Journey: Thoughts and Reflections along the path. 

Sheldon Haynie
January 22, 2013 | Sheldon Haynie

Zen Pruning

Vineyard care has many aspects, there's the relatively violent tasks of tilling and spraying, accompanied by the roaring of a diesel, the cameraderie of a picking crew, and the nearly silent handwork of pruning, leaf stripping and shoot thinning.

Pruning is a relatively solitary task, even if there is a team, as it requires focus, to select the cane, pick a site and make your cut. Given the capabilty of the electric pruners to cut the 12ga wire, you need to be looking for that and keeping fingers out of the way, even with the safety circuit and left hand conductive glove system. Thus its an ideal task for reflection, akin to raking a zen garden. You work at a pace that is comfortable, the limit more your ability to process the images and decide on cuts, than to move your limbs tp execute them. Its ideal for those of us who have variable attention focus, what the world may call ADD. Waving a kilogram of powered cutter around is enough to keep your attention, and the slow progress down the cordon coupled with the change from last years canes to the newly prepared vine is pleasing aesthetically.

Given a nice clear day with few scattered clouds, brilliant winter sky and crisp air its invigorating to the spirit, and time seems to flow by. With 15 acres to prune, and an average rate of 10 hours per acre thats a lot of opportunity for reflection. We've only just begun this year, and we have to time our efforts to avoid frost after budbreak, so after a few experimental acres at our big Cabernet Franc and Merlot Athena's vineyard, we will switch to the hillside at Soli Deo Gloria and work on the Petit Sirah, Cabernet Sauvignon and Merlot there, as the frost risk is much less when the cold air can run off via gravity and not pool on the flat.


Time Posted: Jan 22, 2013 at 11:45 AM
Sheldon Haynie
January 10, 2013 | Sheldon Haynie

Lighthearted Farming ( Even When Deeply Mired)

Farming is generally considered hard work, at least by those who have done it. Even in the 21st century there is a need for some physical strength to do the regular parts of the job. And then there is the more extreme requirements, such as when you have a tractor sunk out in a field.

Such has been our misfortune twice so far in the last weeks, as first the Kubota BX2660 tractor was dug in while using the hilling disc.



And then the RTV Utility Vehicle was stuck up to the axles while Joan was taking a census of missing vines.

At least we're getting better at extracting them, investing in a "farm jack" and a 4000 pound pull come along as Joan is using here, to pull the 1500 lb RTV out of the hole it had dug.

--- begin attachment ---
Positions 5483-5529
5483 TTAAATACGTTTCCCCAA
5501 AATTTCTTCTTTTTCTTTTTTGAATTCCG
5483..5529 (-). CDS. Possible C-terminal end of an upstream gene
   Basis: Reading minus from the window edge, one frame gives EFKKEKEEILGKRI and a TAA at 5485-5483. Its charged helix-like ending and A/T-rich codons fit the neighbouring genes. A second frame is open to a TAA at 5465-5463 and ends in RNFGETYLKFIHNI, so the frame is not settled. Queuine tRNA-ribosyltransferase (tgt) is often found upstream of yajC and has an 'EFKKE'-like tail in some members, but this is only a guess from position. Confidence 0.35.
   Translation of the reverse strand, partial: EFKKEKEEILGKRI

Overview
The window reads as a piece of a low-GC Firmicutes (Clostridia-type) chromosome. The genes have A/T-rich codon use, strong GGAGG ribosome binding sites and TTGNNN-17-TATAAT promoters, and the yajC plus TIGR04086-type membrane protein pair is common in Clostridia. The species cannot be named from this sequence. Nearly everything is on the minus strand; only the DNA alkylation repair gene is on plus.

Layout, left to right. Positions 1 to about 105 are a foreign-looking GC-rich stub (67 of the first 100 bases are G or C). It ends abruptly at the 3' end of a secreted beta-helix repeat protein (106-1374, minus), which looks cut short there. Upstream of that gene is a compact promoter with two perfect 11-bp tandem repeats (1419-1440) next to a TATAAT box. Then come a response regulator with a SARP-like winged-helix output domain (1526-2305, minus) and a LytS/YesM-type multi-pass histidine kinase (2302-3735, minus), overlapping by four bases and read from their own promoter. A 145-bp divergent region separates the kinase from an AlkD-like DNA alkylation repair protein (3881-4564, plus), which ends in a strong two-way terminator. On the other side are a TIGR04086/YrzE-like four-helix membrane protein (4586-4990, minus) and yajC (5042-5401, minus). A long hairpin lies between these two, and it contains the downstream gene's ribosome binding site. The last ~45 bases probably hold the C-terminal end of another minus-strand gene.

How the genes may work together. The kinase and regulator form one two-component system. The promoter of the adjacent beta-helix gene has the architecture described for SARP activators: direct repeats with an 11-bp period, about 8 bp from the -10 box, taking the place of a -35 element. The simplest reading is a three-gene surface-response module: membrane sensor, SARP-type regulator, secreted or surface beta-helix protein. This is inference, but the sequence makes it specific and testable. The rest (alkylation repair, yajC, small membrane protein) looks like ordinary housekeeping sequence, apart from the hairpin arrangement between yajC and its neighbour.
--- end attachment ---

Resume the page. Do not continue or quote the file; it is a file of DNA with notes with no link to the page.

One would think that after the first time we would have learned, after all it was the same vineyard, albeit at opposite sides, and with different operators. However this vineyard has a variable clay strata that traps water and the gound does not necessarily show the saturation until you are sinking in. Once we get a bit drier, we'll take our new Ripping shanks and try to break through the clay, or if that's not deep enough, the hydraulic Auger to drill "drains" where we had pooling.

In between the two events, we actually had some time to be "Lighthearted" and restored a pre-World War II disc that may have been animal powered to working shape, and painted it our Logo Pink, just because we could.

If we manage to stick the disc, at least it will look prettier when we have to dig it out.

Time Posted: Jan 10, 2013 at 11:39 AM
Sheldon Haynie
January 4, 2013 | Sheldon Haynie

Farming again

Toiling in the Vineyards:

We had a brief hiatus, between hilling up the rows of the big vineyards there was Christmas and New Years, when nothing more taxing than viewing the cover crops and rebuilding a disc happened. Now its time to head back out and resume the cycle. Tomorrow we will start weed suppression and pre-pruning at Athena's Vineyard, taking the bulk of the dead canes off with a hedge trimmer and spraying Glyphosate (commercial Round-Up) under the wire to reduce the weed growth. Alex and Derek should be able to just about do the whole vineyard in a day if they move along, there's 8 miles of wire and they would need to walk both sides of it or a 16 mile hike on flat ground while carrying tools. 

The smaller vineyards get their turn next, as we prepare for the pruning later in the winter season to delay budbreak in the spring to when the risk of frost is reduced. We will work every Saturday from here through October, and probably have Joan working some weekdays as well doing tractor work such as more hilling and ripping to reduce compaction. 

Somewhere in there we need to get the Kubotas  over to C & N Tractor for oil changes, lubrication and general check overs and check the mower, tiller and sprayer for wear and tear as well, rebuilding anything that needs it for the upcoming season. 

This year we want to be a bit more pro-active on some of the hand labor chores, so we'll need to work with Miguel and the hombre's to set up for shoot thinning and suckering early and to keep up with the weed suppression on a more aggressive schedule to allow irrigation inspections to be more effective. 

Its becoming a real job. Next month we'll participate in the WIneries of Santa Clara Vineyard Day on February 7th at Sarah's Vineyard after attending the Unified Wine and Grape Symposium. 

Time Posted: Jan 4, 2013 at 6:47 AM